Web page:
The mass popularization of sushi and other Japanese cuisine in America has led to a great rise in the popularity of saké as well. Saké is an alcoholic beverage from Japan and it can be found in pretty much every sushi bar - sometimes even mixed up in "saké-tinis."
This however, obscures the fact the term "saké" in Japanese technically means any alcoholic beverage, whereas "Nihonshu" is the proper name for the beverage we commonly think of as saké.
Like the rice wine from Laos that we talked about last week, saké is made from rice that is fermented in an amylolytic process.
Are you new to saké? A quick survey around the office revealed that we are too. Read on for definitions of the primary saké styles...
The first step of saké production starts with polishing the rice grain. Removing the outer layers of the grain strips impurities and focuses flavors. As a general rule of thumb, the more polished the grain the more premium the saké.
Here are the four major classes of saké, running from least expensive to most expensive:
Junmai: Junmai means "pure rice". There are only four ingredients in Junmai: rice that has been polished to 70% of its size, Koji enzyme, spring water and yeast.
Honiyozo: During brewing alcohol is added in one of the final stages, which brings out aromatics and flavor elements producing a rich, yet mild tasting saké.
Ginjyo: Ginjyo rice must be polished to 60% of its original size. Ginjyo saké generally possesses more finesse than Junmai. It is usually more aromatic and has hints of fruit flavors in the mouth.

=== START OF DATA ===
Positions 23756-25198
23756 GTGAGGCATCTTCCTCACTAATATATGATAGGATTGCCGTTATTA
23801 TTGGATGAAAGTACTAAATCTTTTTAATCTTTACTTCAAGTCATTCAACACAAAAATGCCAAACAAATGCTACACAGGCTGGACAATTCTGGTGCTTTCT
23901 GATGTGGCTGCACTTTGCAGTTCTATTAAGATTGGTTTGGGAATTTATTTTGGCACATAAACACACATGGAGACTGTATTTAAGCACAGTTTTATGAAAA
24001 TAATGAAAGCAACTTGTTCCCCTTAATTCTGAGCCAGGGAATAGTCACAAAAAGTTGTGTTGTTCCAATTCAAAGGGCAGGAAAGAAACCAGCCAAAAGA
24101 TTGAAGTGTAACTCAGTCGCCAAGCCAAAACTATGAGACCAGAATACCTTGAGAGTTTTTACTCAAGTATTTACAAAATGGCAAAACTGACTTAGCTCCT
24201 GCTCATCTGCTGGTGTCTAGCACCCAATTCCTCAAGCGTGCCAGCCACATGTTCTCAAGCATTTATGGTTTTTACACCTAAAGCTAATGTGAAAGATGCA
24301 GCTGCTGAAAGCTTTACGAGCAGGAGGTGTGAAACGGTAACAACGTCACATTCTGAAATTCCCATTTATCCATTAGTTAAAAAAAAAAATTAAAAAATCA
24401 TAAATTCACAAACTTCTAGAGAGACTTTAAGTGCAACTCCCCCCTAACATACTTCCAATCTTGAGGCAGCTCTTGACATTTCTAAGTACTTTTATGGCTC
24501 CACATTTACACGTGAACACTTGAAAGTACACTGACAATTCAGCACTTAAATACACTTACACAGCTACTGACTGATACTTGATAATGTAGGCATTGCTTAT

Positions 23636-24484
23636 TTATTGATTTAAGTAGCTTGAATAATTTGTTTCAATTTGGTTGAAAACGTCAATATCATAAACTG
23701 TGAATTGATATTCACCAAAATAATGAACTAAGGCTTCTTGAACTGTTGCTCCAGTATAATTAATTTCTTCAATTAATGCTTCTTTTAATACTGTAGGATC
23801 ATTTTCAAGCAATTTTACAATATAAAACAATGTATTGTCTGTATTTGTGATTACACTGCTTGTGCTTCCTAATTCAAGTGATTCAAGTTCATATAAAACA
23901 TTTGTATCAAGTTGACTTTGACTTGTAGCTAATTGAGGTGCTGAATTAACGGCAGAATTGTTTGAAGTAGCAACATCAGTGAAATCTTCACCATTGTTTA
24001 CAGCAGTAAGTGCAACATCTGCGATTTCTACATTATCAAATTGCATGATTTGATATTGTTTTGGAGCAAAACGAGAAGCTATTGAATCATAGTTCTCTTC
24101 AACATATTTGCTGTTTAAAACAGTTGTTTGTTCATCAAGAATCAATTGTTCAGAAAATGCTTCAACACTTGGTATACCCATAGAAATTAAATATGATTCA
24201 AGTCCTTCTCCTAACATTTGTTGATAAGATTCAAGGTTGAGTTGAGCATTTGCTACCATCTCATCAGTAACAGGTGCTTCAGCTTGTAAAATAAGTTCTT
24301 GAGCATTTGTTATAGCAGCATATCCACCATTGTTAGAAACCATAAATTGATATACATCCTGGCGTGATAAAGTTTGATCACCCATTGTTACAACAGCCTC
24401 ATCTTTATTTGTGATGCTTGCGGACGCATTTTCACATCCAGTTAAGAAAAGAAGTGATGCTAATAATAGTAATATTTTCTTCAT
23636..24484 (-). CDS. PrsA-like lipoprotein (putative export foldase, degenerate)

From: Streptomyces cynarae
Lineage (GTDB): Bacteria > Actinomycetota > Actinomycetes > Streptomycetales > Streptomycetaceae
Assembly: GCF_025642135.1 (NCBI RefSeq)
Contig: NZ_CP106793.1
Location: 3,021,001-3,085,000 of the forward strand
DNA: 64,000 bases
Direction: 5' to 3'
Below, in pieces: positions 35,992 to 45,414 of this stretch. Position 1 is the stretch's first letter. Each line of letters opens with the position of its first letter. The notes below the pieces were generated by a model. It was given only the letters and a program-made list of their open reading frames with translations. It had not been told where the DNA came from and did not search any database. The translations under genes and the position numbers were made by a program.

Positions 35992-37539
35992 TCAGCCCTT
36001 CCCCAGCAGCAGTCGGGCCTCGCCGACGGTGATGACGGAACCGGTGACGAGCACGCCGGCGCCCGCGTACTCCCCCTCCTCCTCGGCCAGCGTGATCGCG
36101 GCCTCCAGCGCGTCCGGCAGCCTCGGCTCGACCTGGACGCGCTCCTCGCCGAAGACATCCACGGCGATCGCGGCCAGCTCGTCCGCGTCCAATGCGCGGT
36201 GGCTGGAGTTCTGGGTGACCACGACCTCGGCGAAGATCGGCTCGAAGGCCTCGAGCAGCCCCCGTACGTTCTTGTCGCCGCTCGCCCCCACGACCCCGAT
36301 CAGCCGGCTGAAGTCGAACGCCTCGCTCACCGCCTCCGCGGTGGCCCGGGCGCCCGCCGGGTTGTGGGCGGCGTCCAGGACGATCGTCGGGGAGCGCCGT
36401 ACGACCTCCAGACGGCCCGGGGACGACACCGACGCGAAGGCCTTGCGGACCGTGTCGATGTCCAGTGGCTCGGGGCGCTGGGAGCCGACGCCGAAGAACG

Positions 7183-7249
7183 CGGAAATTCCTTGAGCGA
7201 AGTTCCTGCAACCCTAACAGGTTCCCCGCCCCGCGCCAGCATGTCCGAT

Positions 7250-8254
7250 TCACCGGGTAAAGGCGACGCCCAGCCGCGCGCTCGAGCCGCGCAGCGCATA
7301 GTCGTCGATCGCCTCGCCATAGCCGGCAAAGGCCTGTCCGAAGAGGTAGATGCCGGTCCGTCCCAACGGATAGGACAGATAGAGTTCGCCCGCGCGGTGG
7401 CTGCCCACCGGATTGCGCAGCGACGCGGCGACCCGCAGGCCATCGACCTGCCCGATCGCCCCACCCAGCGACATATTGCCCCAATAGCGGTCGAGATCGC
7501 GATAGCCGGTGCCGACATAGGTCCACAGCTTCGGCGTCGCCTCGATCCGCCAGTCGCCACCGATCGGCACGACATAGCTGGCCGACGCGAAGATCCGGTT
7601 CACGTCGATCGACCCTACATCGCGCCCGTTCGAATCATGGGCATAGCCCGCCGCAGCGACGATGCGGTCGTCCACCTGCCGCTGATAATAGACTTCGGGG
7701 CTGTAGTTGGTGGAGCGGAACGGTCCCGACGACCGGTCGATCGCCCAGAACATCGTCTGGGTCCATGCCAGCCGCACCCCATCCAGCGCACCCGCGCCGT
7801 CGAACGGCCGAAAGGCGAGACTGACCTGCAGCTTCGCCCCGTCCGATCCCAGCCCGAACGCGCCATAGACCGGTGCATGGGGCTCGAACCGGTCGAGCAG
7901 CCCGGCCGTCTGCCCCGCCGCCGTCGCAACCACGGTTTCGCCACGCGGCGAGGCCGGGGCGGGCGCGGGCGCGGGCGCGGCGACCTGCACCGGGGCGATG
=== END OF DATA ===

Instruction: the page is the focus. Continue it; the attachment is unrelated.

Dai Ginjyo: The rice in Dai Ginjyo must be polished to at least 50% of its original size. Dai Ginjyo flavors are both delicate and complex, resulting in an overall impression of great harmony.
Though not regarded as one of the major saké styles, Nigori is another fun type of sake. Nigori is unfiltered, resulting in a milky & cloudy beverage. Before modernization and industrial production processes all sake was Nigori.
Saké is like fine wine; bottle prices can run from a few dollars up to hundreds and even thousands for very high-end saké. Here are a few modest varieties from Wine.com:
I love sake, though don't have enough experience with it. I'm on a mission to try more. Learning about the different styles has whet the appetite. Turns out that Faith has been enjoying hot saké lately and says that sipping it with house-made dumplings before a good bowl of soup and some sushi is a winter delight.